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With $3 Billion Annual Shortfall in Controlling Malaria, Replenishing Global Fund Should Be a Priority to Prevent Resurgence

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Since world leaders adopted the Millennium Development Goals in 2000, a broad partnership of Governments, United Nations entities, philanthropies and businesses has combined to protect hundreds of millions of people from malaria. Increased international funding, matched by growing political commitment in endemic countries, triggered a massive increase in preventive interventions and expanded access to diagnostic testing and life-saving medicines, averting more than a million deaths.

The Millennium Development Goals target of halting and reversing the incidence of malaria is now in sight, and 50 countries are on track to reduce their malaria burden by at least 75 percent by 2015. However, major challenges remain. Malaria continues to inflict a major toll on least developed countries -- primarily in Africa -- and millions of people still lack access to life-saving interventions.

In Africa, malaria kills a child every minute. Weak surveillance systems mean that cases are vastly under-reported; and Governments and the World Health Organization have too little information about where malaria occurs and how trends are changing, although improvements in data collection are under way. Emerging resistance of the malaria parasite to drugs, and mosquitoes to insecticides, are further complicating efforts to combat this persistent threat to lives and productivity.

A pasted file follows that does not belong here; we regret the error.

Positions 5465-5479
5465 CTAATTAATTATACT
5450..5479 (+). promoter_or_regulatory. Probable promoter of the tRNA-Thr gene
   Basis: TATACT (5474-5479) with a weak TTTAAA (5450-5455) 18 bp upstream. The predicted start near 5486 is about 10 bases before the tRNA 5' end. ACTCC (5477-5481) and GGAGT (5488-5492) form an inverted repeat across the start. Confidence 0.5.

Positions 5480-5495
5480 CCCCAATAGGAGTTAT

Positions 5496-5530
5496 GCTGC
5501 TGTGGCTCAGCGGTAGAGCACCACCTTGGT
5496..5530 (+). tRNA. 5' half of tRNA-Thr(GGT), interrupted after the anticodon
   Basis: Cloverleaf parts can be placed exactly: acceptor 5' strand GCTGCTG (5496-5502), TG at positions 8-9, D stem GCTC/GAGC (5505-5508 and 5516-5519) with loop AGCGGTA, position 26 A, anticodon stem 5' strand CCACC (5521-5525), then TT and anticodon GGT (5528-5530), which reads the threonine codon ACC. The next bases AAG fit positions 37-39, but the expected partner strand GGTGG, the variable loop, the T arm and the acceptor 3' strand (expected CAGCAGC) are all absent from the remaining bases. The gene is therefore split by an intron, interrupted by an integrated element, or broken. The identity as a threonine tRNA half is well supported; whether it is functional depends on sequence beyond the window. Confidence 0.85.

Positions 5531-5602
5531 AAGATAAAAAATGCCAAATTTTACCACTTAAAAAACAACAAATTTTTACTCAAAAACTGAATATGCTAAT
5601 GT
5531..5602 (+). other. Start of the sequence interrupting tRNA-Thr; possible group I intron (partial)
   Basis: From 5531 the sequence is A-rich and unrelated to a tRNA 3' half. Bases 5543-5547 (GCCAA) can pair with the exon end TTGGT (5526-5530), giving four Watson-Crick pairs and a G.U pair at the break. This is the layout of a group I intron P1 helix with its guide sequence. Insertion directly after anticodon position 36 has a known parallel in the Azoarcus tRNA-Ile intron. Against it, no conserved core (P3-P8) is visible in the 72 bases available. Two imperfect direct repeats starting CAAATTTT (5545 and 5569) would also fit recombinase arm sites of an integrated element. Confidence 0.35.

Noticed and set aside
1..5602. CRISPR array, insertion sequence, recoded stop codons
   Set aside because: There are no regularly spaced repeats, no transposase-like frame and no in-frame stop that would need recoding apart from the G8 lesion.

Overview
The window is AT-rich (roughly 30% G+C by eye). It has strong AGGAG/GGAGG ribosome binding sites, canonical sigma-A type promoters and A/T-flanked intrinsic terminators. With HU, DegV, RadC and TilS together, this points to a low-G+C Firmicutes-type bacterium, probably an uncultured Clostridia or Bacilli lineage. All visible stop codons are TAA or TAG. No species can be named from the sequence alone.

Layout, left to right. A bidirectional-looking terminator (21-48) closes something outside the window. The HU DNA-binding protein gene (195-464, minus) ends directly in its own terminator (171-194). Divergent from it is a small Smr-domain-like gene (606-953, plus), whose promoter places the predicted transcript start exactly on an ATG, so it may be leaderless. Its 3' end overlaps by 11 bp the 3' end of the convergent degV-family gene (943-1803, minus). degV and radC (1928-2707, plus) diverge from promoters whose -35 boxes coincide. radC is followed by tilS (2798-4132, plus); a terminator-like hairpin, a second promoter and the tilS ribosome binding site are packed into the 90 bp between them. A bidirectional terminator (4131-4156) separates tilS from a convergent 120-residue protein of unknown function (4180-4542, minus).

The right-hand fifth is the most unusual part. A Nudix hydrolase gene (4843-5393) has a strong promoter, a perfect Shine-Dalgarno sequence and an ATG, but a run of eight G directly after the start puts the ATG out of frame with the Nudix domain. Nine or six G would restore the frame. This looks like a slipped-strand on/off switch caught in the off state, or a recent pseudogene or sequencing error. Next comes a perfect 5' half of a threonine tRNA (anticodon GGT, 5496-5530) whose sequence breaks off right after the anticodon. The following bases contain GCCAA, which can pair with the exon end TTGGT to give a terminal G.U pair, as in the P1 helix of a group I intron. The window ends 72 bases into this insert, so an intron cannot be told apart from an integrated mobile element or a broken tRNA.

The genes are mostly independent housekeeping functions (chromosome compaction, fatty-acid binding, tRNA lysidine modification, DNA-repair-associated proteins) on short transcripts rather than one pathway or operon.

Recently, global funding for malaria control has plateaued. Although half the resources needed to achieve near-zero deaths from malaria by the 2015 'MDG' deadline have been committed, there is still a near-$3 billion annual shortfall. This is starting to slow the scale-up of key malaria interventions in Africa, particularly the distribution of long-lasting insecticide-treated mosquito nets.

To prevent malaria from resurging, and to continue to alleviate suffering, especially in the 10 countries with the highest malaria burden, the international community needs to provide the necessary funding to protect all at-risk groups and support research and innovation to develop new tools. Replenishment of the Global Fund to Fight AIDS, Tuberculosis and Malaria should be a priority.

UN partners like the Roll Back Malaria Partnership (RBM) and my Special Envoy for Financing Health MDGs and for Malaria, Ray Chambers, should be singled out for their success in raising awareness of the critical need to increase funding.

The theme for this year's global World Malaria Day campaign is "Invest in the future. Defeat malaria." Controlling malaria does more than improve human health; it boosts social well-being and economic development. I urge the global health community, including political leaders in endemic countries, to maintain their commitment to provide universal access to malaria interventions and end needless suffering from this preventable and treatable disease.